U.S. Supreme Court

Case Status


Docket Number


2016 Term

Oral Argument Date

March 20, 2017

Lower Court Opinion


Questions Presented

Whether, in a regulatory taking case, the “parcel as a whole” concept as described in Penn Central Transportation Company v. City of New York, establishes a rule that two legally distinct but commonly owned contiguous parcels must be combined for takings analysis purposes.

Case Updates

U.S. Supreme Court announces complex, multi-factor test for regulatory takings

June 23, 2017

The U.S. Supreme Court upheld a Wisconsin appeals court’s ruling analyzing the two lots as a single unit. Viewed as a single unit of which only a portion was affected by the regulatory restriction, the Court held that the property was not “taken” as a matter of the Court’s regulatory takings law. The Court explained that the test for determining the relevant unit of property is “whether reasonable expectations about property ownership would lead a landowner to anticipate that his holdings would be treated as one parcel, or, instead, as separate tracts.” In making this determination, courts must consider a number of factors, including the treatment of the land under state and local law, the physical characteristics of the land, and the prospective value of the regulated land.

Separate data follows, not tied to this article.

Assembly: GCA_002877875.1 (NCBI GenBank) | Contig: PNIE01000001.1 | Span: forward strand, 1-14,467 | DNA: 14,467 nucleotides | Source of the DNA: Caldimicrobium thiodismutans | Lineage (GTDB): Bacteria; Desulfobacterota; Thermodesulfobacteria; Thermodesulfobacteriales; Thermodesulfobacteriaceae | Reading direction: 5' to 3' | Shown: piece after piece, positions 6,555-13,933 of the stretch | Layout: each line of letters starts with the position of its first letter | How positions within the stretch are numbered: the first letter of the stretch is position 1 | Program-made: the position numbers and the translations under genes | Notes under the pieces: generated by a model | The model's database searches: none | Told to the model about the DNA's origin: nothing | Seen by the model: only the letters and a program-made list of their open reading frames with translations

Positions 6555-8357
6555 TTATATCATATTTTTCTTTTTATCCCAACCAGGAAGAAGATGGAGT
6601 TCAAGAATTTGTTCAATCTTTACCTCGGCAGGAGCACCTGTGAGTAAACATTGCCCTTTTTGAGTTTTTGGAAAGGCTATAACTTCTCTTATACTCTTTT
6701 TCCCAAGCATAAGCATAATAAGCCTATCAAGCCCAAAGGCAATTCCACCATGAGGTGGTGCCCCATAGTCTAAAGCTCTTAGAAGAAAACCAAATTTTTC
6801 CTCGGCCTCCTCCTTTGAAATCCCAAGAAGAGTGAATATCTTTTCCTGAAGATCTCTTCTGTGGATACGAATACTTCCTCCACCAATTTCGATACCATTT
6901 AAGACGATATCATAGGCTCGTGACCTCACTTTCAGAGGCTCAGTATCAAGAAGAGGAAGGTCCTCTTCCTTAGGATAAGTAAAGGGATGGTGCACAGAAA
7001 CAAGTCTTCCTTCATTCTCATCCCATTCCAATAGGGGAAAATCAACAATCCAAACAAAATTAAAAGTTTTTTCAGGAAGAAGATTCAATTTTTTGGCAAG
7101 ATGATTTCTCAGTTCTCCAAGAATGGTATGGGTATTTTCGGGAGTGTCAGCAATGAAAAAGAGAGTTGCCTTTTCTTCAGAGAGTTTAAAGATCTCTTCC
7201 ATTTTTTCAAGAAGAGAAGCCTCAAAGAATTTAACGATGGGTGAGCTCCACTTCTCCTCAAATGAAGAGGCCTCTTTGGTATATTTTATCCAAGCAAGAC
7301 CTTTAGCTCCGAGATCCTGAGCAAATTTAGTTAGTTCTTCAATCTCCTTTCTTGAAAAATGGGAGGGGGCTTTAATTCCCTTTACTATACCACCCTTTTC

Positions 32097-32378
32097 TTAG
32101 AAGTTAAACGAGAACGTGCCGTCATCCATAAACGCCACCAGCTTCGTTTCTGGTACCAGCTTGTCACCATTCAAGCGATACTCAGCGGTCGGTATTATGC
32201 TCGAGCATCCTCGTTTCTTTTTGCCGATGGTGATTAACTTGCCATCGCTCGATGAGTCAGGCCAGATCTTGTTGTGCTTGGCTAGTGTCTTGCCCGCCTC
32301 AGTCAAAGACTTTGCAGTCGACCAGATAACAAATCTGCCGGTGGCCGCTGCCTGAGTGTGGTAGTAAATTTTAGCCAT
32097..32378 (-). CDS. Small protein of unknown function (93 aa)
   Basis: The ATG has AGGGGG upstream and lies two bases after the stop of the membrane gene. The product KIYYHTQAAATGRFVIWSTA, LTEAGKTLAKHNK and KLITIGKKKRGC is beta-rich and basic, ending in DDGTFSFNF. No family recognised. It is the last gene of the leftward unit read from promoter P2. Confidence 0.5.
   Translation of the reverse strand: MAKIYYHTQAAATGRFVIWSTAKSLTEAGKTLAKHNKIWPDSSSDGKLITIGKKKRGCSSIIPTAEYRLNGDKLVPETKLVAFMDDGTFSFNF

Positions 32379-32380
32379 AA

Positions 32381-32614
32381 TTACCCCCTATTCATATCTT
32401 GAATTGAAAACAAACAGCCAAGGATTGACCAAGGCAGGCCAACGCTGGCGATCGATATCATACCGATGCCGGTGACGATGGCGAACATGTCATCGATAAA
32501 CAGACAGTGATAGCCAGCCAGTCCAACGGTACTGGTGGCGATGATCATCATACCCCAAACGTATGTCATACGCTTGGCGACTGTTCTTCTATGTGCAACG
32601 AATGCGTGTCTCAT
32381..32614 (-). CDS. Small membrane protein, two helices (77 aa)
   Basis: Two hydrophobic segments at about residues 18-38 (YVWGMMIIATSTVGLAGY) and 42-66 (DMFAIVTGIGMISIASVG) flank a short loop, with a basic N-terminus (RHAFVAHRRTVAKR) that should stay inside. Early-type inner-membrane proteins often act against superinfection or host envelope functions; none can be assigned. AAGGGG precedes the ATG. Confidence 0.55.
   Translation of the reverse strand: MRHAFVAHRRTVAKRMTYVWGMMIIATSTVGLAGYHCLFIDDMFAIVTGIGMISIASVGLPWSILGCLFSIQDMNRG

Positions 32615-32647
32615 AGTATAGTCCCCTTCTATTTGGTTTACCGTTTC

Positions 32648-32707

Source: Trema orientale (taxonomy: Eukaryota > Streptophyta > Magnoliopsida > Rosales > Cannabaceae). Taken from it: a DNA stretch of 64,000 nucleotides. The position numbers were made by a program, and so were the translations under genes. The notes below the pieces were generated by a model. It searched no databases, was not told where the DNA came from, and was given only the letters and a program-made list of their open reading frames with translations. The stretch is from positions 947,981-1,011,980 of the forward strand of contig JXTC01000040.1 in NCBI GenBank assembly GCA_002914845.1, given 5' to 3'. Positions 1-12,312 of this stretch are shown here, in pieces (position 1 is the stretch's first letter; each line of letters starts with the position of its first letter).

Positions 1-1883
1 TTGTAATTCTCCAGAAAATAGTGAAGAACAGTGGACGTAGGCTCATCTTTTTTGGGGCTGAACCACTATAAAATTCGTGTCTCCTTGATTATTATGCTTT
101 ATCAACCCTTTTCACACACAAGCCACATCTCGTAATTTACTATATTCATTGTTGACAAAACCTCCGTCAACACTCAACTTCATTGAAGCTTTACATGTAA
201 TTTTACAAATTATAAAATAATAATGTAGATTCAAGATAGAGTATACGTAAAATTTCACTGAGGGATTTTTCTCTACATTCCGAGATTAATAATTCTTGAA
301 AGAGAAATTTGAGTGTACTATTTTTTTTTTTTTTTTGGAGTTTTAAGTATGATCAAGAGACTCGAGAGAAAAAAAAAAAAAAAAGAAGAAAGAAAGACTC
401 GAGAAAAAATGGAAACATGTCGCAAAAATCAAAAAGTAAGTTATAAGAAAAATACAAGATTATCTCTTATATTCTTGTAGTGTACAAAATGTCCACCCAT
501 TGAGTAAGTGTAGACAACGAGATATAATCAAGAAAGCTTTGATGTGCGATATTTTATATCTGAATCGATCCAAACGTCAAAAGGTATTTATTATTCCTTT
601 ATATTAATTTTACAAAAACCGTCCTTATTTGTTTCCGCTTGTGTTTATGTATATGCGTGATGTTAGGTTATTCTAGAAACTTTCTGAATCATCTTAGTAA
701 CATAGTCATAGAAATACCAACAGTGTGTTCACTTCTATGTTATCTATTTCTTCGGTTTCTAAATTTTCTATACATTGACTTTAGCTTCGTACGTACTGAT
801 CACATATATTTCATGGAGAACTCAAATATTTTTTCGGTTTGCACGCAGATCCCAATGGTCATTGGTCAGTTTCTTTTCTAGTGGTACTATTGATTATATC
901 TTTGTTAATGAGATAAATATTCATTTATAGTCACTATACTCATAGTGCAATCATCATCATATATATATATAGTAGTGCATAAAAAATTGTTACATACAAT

U.S. Chamber asks U.S. Supreme Court to clarify the “parcel as a whole” test for regulatory takings

April 15, 2016

The U.S. Chamber urged the U.S. Supreme Court to clarify the test for determining the relevant parcel for the purpose of analyzing whether a regulation has resulted in at least a partial “taking” of private property. According to the Chamber’s amicus brief, the Supreme Court’s multi-factor test for determining whether a “partial regulatory taking” has occurred has fostered widespread confusion and inconsistent results among the lower courts. The brief explains that, in the absence of meaningful guidance, lower courts often utilize an ad hoc approach that tends to restrict, rather than recognize, property rights. The Chamber’s brief asked the Court to use this case to help bring much-needed clarity to this area of Takings Clause jurisprudence. The Chamber’s brief suggests that, in this and similar cases, the relevant “parcel” should be defined by an objective assessment of whether a tract of land has independent economic viability.

Jeremy B. Rosen and Felix Shafir of Horvitz Levy LLP served as counsel for the U.S. Chamber of Commerce on behalf of the U.S. Chamber Litigation Center.

Case Documents